A Forage in the Park by Maria Francesca Spiteri

A Forage in the Park by Maria Francesca Spiteri

Melly was restless. It had been a good day – all three of her children had come to visit with a card and flowers too. But Melly was bored beyond compare by five thirty in the afternoon – with the rest of the evening stretching ahead as it did. So, it was time for a forage in the park across the road from her apartment. She put on her tennis shoes and off she went down the three floors and out into the grey space ahead. The first thing that hit her was the wind that was too cold for comfort. It was better to be out in this wind than to be cooped up inside with nothing to do. The day was full of light, despite the earlier rainfall that glistened on the silver metal of the equidistant identical trees. It made the paths slippery too – so Melly was careful. After all, she had to be, as she was eighty five and infuriatingly happy to be alive. Even though the trees were gone and she couldn’t get a piece of real meat any more. It was all mass produced in America and sometimes she could barely taste the difference between fish pods and chicken pods. Worst of all, the imported vegetables tasted like cardboard. 

The path slithered across all the way to the brackish water and all the way to the boat houses where she used to swim when they’d first moved here in 2019. Now, the water was declared a no-go zone due to the sewage problem in the entire city. In her memory, Melly could still remember the smell of green grass after the rain and brown clumps of dog shit too – when dogs existed. These days parents bought e-dogs, e-cats and e-rabbits and e-everthings in an attempt to keep their children away from spending too much time looking into their digy-palms. Melly refused to take the government sponsored digy-palm. Her children insisted that it would be better to have one in case of an accident. I can manage just fine with a mobile phone and a tablet – and don’t go on and on about my age.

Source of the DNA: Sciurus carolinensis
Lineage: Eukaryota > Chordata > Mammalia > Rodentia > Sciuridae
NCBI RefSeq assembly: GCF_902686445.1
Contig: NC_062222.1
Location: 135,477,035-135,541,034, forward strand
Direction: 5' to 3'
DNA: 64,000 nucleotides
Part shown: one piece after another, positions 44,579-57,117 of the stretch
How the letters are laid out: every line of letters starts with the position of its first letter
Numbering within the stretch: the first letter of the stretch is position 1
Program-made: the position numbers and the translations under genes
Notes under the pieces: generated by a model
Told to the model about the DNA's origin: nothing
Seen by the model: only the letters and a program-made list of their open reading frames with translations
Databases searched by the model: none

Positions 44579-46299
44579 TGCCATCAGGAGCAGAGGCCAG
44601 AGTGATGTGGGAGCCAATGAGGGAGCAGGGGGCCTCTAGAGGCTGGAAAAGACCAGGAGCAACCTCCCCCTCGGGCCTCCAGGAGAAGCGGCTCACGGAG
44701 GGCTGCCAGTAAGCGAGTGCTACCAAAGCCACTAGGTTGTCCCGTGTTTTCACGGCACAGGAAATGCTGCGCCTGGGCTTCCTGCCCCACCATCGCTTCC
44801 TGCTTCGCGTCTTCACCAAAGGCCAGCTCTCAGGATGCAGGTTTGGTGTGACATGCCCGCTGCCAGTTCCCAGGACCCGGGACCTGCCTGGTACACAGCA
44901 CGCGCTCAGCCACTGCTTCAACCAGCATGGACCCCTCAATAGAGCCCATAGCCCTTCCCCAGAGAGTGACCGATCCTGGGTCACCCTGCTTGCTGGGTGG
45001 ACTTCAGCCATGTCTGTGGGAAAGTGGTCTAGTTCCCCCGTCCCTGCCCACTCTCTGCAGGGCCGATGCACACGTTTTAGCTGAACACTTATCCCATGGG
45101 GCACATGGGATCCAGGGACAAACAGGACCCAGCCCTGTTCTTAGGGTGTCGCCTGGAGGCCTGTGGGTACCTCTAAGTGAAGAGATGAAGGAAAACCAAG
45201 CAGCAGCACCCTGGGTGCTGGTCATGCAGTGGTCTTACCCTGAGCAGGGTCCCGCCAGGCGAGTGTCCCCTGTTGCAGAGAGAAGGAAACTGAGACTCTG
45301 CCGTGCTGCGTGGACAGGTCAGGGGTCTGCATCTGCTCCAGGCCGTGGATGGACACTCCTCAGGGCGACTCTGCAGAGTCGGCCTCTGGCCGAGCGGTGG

Saintpease had its issues along the years, but Melly held on to those years when she and Joe had first moved there, some fifty odd years ago. Before it had all happened – the fog cloud, the extinction of all animals and day zero. A tear rolled slowly down Melly’s tender cheek as she remembered day zero. That was when the fog cloud started covering the north side of the Island Country. They said it would dissipate in a year or two – but it had lasted twenty-five years. And now, not a single blade of grass was left in the Island Country. All because the sun was blocked out for a quarter of a century under a cloud of construction dust that had been five years in the making. 

The government tried to cover it all up by blaming the larger Island Country to the north. The news called it an Environmental Apocalypse of epic proportions. Within months, the Island Country became a sad, cold and dark place. For it had lost the warmth of the sun that had shone on it for thousands of years. The sun that the islanders and visitors alike had bathed in so gratuitously each summer and spring. The sea became too icy for swimming, the birds that stopped on the Island Country on their way up to the continent did not stop anymore – they could not see the Island Country through the gargantuan monster of grey. Farming became impossible as the crops turned yellow and then brown. The following harvest yielded nothing. 

In the years preceding the apocalyptic cloud, the people of the Island Country campaigned and signed petitions in protest to try and slow down the rate at which the Island Country’s open spaces were being swallowed up by the construction moguls. Fat and callous, the moguls continued to eat up all they could by getting their filthy, grubby hands on the entire Island Country ever so comfortably. When the cloud descended they had all retired into their bubbles on the ninetieth floors of high rise buildings that they had built for themselves in Gorgesan – which used to be such a pretty place when Melly was a teenager. 

Melly took one deep breath and sighed. That was then, and this is now – the twenty-five years were over. The sun had returned – but the damage had been done. So she blotted her single hot tear with the sleeve of her cardigan and started making her way back up the path, thinking about her next meal. It was getting late and her bones ached, despite the fact that she was relatively healthy for her age. The bleak options for her impending solitary meal bounced around her subconscious; chicken pod or fish pod? 

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